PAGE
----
Podcasts are another way to grow your influence and reach new, global markets in a specific field of interest. Relatively easy and inexpensive to make, they can be carefully choreographed to appear off the cuff and accessible. They offer an excellent opportunity to cloak your branding or messaging in a wide-ranging conversational format that feels more like an experience and less like hard marketing. Audio is often accessed by people when they have time to kill, commuting, walking, waiting, and wearing headphones, making it a focused, immersive listening activity.

However you decide to get your thought leadership out there, choose a Zeitgeist subject, do your research, think how you are going to incorporate key messaging and push it on social media.


5: Don’t be sesquipedalian! (that’s a long word for overusing long words, but you probably knew that already.) Stick to plain, inclusive English (or whatever language you are communicating in) wherever possible. You want your ideas to shine, not be eclipsed by the way you express them.

If you are communicating to a closed group of individuals who are all well versed in your specific sector language, acronyms and technical terms are acceptable.

In all other instances, avoid them. If you are communicating with a broad audience, imagine you are talking or writing to an intelligent 12-year-old. That way, you will avoid being condescending or alienating people. Always use the shortest appropriate word instead of trying to dazzle with complex vocabulary. If you need to use a specific technical term, explain what it means.


6: Use humour (when appropriate). Humour is the great leveller, gets people off their guards and creates emotional connections. If you aren’t naturally gifted or confident trying to be wry or witty, borrow other people’s funny stories or jokes. It’s a good idea to run your content past someone whose judgement you trust and who won’t be afraid to give honest feedback or via a specialist team before you share. A misjudged quip can be more damaging than silence.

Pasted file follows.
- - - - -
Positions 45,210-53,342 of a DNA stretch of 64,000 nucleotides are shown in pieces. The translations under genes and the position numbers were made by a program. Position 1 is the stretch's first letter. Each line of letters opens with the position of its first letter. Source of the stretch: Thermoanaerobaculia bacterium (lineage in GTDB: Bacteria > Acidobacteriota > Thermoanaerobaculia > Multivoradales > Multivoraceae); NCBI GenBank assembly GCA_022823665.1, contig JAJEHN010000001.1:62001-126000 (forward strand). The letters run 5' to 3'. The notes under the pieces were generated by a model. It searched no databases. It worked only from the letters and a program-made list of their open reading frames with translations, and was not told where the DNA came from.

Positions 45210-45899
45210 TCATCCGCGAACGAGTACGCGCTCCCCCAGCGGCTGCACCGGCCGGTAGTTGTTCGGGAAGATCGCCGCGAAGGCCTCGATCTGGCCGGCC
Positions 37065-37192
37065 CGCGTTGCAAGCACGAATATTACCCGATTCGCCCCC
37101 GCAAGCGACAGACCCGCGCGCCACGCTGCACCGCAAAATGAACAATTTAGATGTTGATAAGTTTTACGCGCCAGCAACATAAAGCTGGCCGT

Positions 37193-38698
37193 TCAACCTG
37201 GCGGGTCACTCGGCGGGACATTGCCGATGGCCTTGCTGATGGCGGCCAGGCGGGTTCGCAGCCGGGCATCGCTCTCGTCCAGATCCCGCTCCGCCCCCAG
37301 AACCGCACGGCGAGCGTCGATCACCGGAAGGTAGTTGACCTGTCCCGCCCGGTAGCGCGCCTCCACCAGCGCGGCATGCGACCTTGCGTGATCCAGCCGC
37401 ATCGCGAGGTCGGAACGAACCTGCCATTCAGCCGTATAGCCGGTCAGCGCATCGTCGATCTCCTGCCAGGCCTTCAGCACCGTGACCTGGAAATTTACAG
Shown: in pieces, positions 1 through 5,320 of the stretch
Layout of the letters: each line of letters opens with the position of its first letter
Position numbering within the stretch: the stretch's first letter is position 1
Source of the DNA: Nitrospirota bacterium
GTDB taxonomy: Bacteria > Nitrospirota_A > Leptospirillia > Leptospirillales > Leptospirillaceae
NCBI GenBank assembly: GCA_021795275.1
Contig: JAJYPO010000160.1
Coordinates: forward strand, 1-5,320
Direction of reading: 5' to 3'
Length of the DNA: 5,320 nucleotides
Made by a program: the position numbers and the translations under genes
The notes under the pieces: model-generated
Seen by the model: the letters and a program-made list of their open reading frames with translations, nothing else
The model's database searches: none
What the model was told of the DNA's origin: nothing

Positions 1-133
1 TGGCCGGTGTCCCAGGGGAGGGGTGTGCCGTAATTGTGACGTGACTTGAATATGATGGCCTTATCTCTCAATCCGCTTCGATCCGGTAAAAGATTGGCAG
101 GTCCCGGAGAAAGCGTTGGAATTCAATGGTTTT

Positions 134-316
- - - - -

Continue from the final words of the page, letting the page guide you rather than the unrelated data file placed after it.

7: Keep it brief and memorable. Go back to steps one and two. The fewer words you can use to get your key messaging across, the more effective it will be.


8: Make it visual and lively: This applies especially if you are appealing to a younger market or have a visual product to promote. Visual learners respond to images and graphics, auditory to verbal information. If you can incorporate both, you’re spreading your net wider.


9: Conversations not monologues. When communicating with stakeholders, especially employees, ensure channels are open for two-way communication. Not only will it make people feel invested, appreciated and listened to, they may have invaluable insights to share. As a leader, you can offer them a safe space to sound them out without risk of being shot down or ignored. Respond positively to every suggestion, whether or not it is a goer, to encourage appropriate risk taking and creativity.

If you are limited to text, whether via social media or more traditional formats, ask lots of questions to fully engage your readers’ minds.  On social media, use hashtags, try to get a conversation going.


10: Give something of yourself. If you feel comfortable and safe doing so, connect with your audience by sharing personal anecdotes, thoughts and feelings. For example we’ve just had International Women’s Day – the perfect opportunity to praise the women in your life, whether your mother, partner or Chief Finance Officer. Let people see that you are a human being with multiple facets who understands your customer base or workforce.

Be brave and authentic. Showing humility by revealing your own vulnerabilities or admitting to mistakes is one sure fire way of building genuine trust with your audience.


11: Listen. There is so much more to be gained from listening than from speaking. Once you have initiated a conversation, how will you measure its impact and learn from the response? Feedback is invaluable data, whether positive or negative. The more personalised your response to incoming communication, the more you will positively engage your target audience. Active listening and effective communication can turn a critic into a fan or at least neutralise any negativity.

If you provoke an unmanageable volume of responses, it’s a good sign for starters. Respond in general and use analytics to help extract insights, measure sentiment and adjust your tone or content in future communication.

Of course, every individual has a different style of communication. Finding your voice and platform can take time. Think about what you want to achieve and look at the feeds of the leaders you admire or some of the most renowned influencers such as Arianna Huffington, Bill Gates and Mark Cuban. Also look at those in your own networks at those who resonate or your admire on what they do well.  See how they combine the personal with the professional while maintaining dignity and suitable distance.


Whatever your position, field of expertise or experience in communications, remember your wealth of information is an asset which is valuable to others and carries great currency. Sharing it can only open doors and build stronger relations.


At Rialto, we have a team of specialist consultants covering every area of leadership coaching, including communicating with purpose. If you need support building your profile or communication strategy, contact us on +44 (0) 20 3746 2960.